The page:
New Business Owner Offers Perspective Regarding Reputation Of Construction Industry
Guest Blogger: Randy Strauss is a new handyman business owner trying to find his way in the age of social media and 30 minute pizza delivery. When he is not repairing other people’s homes, he tries to find time to repair his own.
As a consumer, I preferred to do everything myself rather than hire someone to do it. There are times when I’ve hired people to do work when I didn’t have the necessary skills and sometimes it was just cost effective to have a crew do it in a day or two when I knew it would take me a week doing it by myself.
Most of my experience with contractors has been from a consumer perspective. Those experiences have run the gamut of “outstanding” when jobs were completed in the blink of any eye and a minimum of dust to “outrage” when an HVAC contractor told me to go “F” myself when I asked him to honor his one year warranty.
In November of 2012 I was unemployed and carpet bombing every job ad in sight was exhausting. So, I decided to start a handyman business. My experiences using contractors motivated me to do so because I saw an opportunity needing to be filled.
Using What I Learned as a Consumer
Now that I’m working in other people’s homes, I can use that perspective to manage my clients’ expectations, perform work that meets my standards, and finish the day satisfied that I do good work. When I’m not working, I do research to better myself as a business owner and contractor.
During this research, I read a few blog entries on this site regarding Chris Dietz’s lawsuit filed against a customer who allegedly posted libelous comments about his work on review websites. The posts from fellow contractors were generally positive, but I noticed that supportive comments were conditional. For instance, “…providing he’s telling the truth…” and “…as long as he’s honest…”
Regardless of the outcome of the lawsuit, which I understand may be ultimately fruitless; we are still faced with cynicism about our profession.
That is a black cloud of distrust hovering over our industry. That sense of distrust has led us to lead generation review websites such as Angie’s List and Yelp. When fellow contractors feel the need to put conditions on support for one of our own, it reeks of skepticism.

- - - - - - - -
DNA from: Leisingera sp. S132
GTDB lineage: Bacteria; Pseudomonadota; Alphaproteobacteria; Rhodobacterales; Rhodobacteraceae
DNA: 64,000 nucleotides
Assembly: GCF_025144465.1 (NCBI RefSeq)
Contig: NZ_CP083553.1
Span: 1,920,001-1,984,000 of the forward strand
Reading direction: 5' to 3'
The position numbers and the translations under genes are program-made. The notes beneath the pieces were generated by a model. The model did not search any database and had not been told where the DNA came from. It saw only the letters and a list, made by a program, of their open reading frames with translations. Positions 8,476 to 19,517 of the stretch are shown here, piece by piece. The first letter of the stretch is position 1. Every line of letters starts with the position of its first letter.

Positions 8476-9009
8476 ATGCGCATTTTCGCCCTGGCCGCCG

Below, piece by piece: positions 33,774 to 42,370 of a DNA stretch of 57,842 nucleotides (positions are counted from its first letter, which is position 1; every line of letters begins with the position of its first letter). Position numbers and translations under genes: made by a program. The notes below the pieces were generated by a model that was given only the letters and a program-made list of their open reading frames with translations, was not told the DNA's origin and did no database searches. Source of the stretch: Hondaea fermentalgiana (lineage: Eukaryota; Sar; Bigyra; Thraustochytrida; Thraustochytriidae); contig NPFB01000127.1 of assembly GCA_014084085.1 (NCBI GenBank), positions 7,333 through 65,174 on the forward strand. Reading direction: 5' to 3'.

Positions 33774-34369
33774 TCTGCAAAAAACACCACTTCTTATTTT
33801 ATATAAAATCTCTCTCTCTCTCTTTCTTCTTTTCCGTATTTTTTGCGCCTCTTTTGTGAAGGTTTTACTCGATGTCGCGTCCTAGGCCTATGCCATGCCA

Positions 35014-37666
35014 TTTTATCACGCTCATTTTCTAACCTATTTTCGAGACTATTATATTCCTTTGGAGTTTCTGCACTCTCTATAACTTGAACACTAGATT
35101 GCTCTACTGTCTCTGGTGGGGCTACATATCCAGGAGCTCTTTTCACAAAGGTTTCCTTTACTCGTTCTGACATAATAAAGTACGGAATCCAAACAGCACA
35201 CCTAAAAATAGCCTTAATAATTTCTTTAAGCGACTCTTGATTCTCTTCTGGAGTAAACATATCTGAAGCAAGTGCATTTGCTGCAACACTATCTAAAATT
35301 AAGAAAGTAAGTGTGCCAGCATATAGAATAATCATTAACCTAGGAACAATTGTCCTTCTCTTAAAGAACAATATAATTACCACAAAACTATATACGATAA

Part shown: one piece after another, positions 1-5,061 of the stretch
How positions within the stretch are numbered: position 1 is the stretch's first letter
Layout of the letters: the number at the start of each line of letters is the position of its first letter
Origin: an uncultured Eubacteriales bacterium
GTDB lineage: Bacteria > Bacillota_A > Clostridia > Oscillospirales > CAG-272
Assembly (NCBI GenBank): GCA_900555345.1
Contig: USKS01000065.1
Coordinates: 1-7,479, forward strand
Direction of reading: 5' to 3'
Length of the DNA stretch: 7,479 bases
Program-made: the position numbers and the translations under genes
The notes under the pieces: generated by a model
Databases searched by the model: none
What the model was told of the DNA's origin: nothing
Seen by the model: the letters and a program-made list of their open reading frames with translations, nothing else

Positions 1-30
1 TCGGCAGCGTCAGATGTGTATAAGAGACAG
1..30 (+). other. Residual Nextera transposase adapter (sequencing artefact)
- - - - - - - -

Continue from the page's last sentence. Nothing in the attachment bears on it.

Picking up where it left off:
I believe those doubts are founded in two fallacies:
- The customer is always right. No, they’re not. They may have the right to decide the paint color or the tile selection, but when they ask us to remove a load-bearing wall because they want to “open the space” they are quite simply wrong. It’s our responsibility to educate them why.
- Customers have a right to freedom of speech. They do. But, that right is worthless without the responsibility of truth. No one has the right to slander or libel another person.
To be honest, I’m terrified of working for that client that has nothing better to do than bad mouth my new found profession. I hope I never meet them.
What can, should we do?
If you go to someone’s house to repair something that another contractor ruined, tell them to follow up with a complaint to the BBB. Follow up with that yourself. By getting rid of the bad actors, we can ensure respect and trust in the future. Perhaps a self-regulating entity might not be such a bad idea in light of the above. So, my questions to you are these: What can we do to improve the perception of our profession? What would make the average consumer, and us at times, less likely to believe that a contractor ripped off a client? Doesn’t it make your blood boil that you are less likely to be trusted in someone’s home because profit happy thugs with hammers and a screwdrivers have ruined the reputation of our professionalism?